March 1981 marked the end of the second three-year term General Videla had been appointed to by the junta. The junta, which included Galtieri as army commander, chose General Viola as president for the 1981-1984 term.
In 1981 Galtieri drew national attention for the first time by closing the border with Chile as part of the dispute with Chile over islands in the Beagle Channel. During that year he made two trips to the United States and was referred to by President Reagan as "a magnificent general."
On December 22, 1981, General Viola was forced from the presidency by the junta and was replaced by General Galtieri. Viola had proved incapable of dealing with the country's triple digit inflation and the sluggish economy. At the time he took office, Galtieri announced that he would finish the three-year term to which the junta had appointed Viola. In addition to becoming president, Galtieri retained his positions as army commander-in-chief and junta member. Serving with Galtieri on the junta were air force commander General Basilio Lami Dozo and navy commander Vice Admiral Jorge Anaya.
Galtieri was known as a strong anti-Communist. A month before the coup placed him in the presidency he stated, "Argentina and the United States will march together in the ideological war being waged in the world." He shared the accepted idea of the time that the Argentine military should play a major role in directing the country. Galtieri's initial measures to deal with hyperinflation, including a freeze in public salaries and a cut in government spending, only added to the hardship of the Argentine people and increased popular dissatisfaction with military rule.
On April 2, 1982, faced with rising discontent, Galtieri took the classical way to divert attention from domestic problem. He started a foreign war, invading the Falkland Islands. Simply dismissing this as a desperate maneuver to cover domestic failure, though, is to over-simplify the situation. Viewed through Argentine eyes, the British occupation of the Falklands, some 300 miles off the Argentine coast in the South Atlantic, was an affront to national honor. The islands, called the Malvinas in Argentina, are felt to have been unjustly seized from Argentina in 1833. Their continued occupation by the British was a longstanding source of resentment. Some 20 years of talks with Britain had produced no results. Argentina held out for sovereignty over the islands. However, Britain noted that the 1,800 settlers of British origin vehemently opposed being ruled by Argentina, and so maintained control.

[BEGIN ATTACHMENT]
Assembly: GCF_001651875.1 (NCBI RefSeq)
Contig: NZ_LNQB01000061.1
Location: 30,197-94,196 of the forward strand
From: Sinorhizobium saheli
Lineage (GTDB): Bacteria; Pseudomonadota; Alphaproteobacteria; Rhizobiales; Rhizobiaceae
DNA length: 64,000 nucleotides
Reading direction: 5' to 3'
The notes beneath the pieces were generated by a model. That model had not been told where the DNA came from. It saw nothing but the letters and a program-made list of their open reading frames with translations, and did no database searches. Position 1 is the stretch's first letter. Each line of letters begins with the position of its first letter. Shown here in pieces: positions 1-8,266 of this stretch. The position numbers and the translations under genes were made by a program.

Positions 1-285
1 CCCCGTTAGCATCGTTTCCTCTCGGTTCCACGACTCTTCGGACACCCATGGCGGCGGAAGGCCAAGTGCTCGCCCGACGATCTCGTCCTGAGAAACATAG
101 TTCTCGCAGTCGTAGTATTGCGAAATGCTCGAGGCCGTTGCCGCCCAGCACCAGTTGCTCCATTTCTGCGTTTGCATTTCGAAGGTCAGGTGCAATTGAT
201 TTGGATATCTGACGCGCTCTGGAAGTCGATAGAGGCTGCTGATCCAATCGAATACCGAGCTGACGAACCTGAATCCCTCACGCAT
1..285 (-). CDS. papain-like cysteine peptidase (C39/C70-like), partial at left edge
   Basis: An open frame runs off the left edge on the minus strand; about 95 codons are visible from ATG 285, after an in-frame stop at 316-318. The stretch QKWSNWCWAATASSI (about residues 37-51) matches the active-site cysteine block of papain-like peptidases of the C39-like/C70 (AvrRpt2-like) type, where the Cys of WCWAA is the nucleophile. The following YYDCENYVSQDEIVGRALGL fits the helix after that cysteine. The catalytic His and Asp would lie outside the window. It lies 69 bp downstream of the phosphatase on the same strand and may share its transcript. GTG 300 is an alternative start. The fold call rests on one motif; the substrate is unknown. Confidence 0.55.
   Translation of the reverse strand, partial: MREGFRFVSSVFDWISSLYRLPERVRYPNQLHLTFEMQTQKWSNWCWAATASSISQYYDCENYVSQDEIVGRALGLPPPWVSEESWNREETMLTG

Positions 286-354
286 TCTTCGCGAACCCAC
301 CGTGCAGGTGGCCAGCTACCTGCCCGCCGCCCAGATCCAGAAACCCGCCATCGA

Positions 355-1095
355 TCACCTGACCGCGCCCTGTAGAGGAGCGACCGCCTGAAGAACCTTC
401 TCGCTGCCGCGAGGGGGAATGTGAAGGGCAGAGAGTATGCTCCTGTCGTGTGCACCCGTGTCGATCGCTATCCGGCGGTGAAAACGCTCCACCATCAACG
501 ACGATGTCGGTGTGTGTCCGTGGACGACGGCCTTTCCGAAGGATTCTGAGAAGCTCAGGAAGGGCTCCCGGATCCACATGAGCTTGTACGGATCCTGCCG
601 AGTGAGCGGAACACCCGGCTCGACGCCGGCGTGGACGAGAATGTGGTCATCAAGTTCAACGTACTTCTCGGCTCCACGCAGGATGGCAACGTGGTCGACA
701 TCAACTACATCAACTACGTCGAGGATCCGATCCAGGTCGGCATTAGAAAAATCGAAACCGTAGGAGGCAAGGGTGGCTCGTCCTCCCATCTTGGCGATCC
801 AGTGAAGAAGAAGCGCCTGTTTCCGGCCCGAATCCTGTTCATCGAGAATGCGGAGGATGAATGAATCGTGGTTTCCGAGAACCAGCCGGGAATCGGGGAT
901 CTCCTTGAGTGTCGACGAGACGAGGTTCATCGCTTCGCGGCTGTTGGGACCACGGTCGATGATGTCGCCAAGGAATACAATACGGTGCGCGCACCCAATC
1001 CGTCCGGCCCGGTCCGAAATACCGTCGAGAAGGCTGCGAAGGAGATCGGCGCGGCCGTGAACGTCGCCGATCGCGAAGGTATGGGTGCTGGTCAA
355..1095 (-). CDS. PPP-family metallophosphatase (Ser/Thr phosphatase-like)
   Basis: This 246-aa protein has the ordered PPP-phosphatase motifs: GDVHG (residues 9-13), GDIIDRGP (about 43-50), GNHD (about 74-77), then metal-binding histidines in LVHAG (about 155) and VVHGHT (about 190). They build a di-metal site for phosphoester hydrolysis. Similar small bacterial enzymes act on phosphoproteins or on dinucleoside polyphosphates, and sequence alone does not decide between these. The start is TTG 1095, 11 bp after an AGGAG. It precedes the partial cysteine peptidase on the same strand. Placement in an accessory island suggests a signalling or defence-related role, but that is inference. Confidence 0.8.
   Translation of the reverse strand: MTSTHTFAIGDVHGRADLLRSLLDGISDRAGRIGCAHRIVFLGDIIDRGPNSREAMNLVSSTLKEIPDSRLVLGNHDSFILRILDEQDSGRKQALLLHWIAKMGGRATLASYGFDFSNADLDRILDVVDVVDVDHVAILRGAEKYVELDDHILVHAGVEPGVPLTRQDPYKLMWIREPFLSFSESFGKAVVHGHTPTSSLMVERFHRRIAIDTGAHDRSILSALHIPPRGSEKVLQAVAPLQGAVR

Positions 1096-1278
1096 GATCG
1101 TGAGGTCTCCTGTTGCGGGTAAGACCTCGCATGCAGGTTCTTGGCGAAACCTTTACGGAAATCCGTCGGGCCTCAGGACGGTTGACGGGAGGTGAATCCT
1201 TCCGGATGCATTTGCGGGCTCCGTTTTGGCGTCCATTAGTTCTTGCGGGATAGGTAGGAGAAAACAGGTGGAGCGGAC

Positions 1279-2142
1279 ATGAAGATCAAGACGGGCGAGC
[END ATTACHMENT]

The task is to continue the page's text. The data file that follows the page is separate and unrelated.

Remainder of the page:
In this context the invasion produced euphoria in Argentina. The invasion itself hardly merited the word. After three hours of resistance by the small British garrison, the Argentines took control. On April 10 Galtieri called for a public demonstration of support for the invasion. One hundred thousand exuberant Argentines, forgetting their economic problems for the moment, appeared in the Plaza de Mayo in Buenos Aires.
It soon became apparent that Galtieri had made two serious miscalculations. He had felt that the United States would either back Argentina or at least remain neutral. He felt Argentine support of U.S.-backed governments in Central America and for the U.S.-funded Nicaraguan contra forces would gain him U.S. support. In addition, he felt that Reagan's attempt to lift the ban on military aid to Argentina reflected Reagan's support. However, after Secretary of State Alexander M. Haig, Jr. engaged in shuttle diplomacy between Buenos Aires and London in an unsuccessful attempt to resolve the dispute peacefully, the United States openly sided with Britain.